By Michael Rock
On March 26, 2019, a former FedEx employee from Middletown, New York was arrested after being discovered in a kickboxing class after claiming he was unable to do his job following a disabling injury. Before his detention, he stole over $9,000 worth of Workers’ Compensation benefit payments.
According to the Social Security Administration, disability fraud costs them $3.4 billion per year. In order to counter the issue of fraud, the Trump Administration has proposed spying on the social media accounts of people who collect disability benefits to ensure that they actually need them.
Disability advocates deeply oppose this plan, saying that determining whether social media content was recorded before or after the disability emerged is very difficult. They also highlight that social media users generally do not post content of themselves at their most vulnerable. As a result, social media platforms tend to be a weak indicator of the extent of any disabilities users have.
Another limit to social media in determining the extent of someone’s disability is the fact that not all disabilities are obvious to outside observers. Bipolar disorder and lupus are just two examples of conditions whose sufferers qualify for Social Security benefits despite being virtually unobservable through social media.
Some advocates propose looking beyond the immediate issue of disability benefits fraud and addressing the reason why such benefits are needed in the first place – the high unemployment rate of people with disabilities. In order to combat this inequity, they suggest combatting the stigma people with disabilities face in the workforce by educating employers on the benefits of hiring people with disabilities, including addressing many myths and misconceptions about disability in the workforce.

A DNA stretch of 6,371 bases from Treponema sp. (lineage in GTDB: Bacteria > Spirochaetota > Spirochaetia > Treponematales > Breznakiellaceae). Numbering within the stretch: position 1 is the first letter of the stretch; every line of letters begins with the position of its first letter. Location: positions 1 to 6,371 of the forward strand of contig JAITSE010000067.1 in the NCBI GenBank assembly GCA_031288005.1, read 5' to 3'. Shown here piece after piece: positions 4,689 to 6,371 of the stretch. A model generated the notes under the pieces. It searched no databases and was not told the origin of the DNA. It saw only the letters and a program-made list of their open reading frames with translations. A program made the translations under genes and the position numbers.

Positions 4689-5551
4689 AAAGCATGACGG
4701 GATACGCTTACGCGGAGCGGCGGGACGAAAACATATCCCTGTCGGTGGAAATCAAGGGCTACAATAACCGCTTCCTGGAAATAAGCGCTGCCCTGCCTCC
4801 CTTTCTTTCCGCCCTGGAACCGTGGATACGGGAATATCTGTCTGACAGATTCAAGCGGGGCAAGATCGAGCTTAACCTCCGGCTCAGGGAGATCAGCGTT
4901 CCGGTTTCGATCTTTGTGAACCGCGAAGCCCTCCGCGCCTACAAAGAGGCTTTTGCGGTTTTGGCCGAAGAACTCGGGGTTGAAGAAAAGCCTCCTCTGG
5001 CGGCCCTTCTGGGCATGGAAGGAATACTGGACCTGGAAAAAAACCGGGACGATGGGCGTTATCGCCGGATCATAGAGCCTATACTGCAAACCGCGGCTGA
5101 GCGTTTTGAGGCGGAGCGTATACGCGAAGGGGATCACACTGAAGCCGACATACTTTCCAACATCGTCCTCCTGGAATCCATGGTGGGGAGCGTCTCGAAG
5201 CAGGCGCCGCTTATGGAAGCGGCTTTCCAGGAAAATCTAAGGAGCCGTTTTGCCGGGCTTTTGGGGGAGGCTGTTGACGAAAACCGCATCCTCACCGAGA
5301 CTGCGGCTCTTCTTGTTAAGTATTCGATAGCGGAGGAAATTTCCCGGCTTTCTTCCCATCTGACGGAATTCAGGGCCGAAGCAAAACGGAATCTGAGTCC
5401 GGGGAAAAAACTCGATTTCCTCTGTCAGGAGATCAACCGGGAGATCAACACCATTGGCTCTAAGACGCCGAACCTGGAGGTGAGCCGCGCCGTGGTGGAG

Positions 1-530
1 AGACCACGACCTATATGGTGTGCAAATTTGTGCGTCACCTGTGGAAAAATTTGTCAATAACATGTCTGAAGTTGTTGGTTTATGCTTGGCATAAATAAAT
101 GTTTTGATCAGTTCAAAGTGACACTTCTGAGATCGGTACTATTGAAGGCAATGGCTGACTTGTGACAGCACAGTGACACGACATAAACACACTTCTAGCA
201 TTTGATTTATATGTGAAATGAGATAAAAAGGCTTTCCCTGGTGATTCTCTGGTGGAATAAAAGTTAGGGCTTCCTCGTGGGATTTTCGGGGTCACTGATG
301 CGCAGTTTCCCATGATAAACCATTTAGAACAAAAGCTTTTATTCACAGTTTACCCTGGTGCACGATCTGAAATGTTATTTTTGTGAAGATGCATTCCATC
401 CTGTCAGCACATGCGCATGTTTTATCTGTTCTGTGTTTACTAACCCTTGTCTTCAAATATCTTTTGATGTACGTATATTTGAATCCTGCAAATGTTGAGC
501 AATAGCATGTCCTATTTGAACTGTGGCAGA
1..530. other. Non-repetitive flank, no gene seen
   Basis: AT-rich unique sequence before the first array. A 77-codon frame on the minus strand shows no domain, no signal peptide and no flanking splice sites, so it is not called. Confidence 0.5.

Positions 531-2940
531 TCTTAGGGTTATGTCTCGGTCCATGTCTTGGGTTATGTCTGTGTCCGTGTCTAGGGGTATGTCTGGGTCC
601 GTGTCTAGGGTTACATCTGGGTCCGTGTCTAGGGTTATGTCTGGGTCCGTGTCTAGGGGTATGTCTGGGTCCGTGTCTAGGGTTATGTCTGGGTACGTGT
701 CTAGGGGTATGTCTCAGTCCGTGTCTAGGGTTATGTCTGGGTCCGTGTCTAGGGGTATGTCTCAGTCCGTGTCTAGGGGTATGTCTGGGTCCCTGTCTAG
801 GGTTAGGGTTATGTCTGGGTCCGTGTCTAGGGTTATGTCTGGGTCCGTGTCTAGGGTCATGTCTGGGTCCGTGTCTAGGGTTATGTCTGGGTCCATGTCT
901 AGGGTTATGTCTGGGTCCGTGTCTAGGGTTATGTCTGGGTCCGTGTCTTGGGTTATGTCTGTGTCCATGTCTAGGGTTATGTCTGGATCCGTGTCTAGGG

Another type of disability fraud has become a major news story over the past few weeks, after it was discovered that numerous wealthy and famous families bribed people to feign diagnoses of learning disabilities so their children could get SAT and ACT accommodations to help them get into elite universities that would otherwise not admit them.
Many disability advocates and families of people with disabilities fear that the scandal will create a backlash that will make it harder for students with actual disabilities to get accommodations they need, as suspicions that applicants will lie about having a disability may increase. The fact that getting disability accommodations is already a difficult process and often leads to legal battles renders this scandal a further matter of concern.
Despite these challenges, misconceptions about accommodations for students with disabilities permeate the United States’ educational culture. Students with disabilities may be offended by them and see using them as a sign of weakness. Their classmates without disabilities may resent students who need them, perceiving such supports as a form of special treatment. In reality, they are crucial tools to help students with disabilities thrive in a system that wasn’t created with them in mind. Even when students who qualify access them, they often find that school faculty and staff are unsympathetic to their needs.
These challenges to accommodations access are especially difficult for low-income students with disabilities. Some, such as LA-based YouTube content creator Stevie Beobi, who has ADHD, did not even know about their legal entitlements as students with disabilities as indicated by such legislation as the Americans with Disabilities Act. In fact, people told Beobi that she was faking her symptoms for many years before she was able to educate herself.
It is clear that the United States has problems with disability fraud in its educational and social services sectors. However, denying people with actual disabilities their needs is not the way to address the issue. Instead, combatting the stigma of disability accommodations in school and addressing workplace inequalities that people with disabilities face so that they need not rely on government benefits as much are the best way to progress forward.
Michael Rock is a New York City-based reporter and self-advocate with autism. A graduate of Brandeis University, his work has appeared in Kings County Politics, Chelsea Now, Our Town, Queens County Politics, and WhoWhatWhy.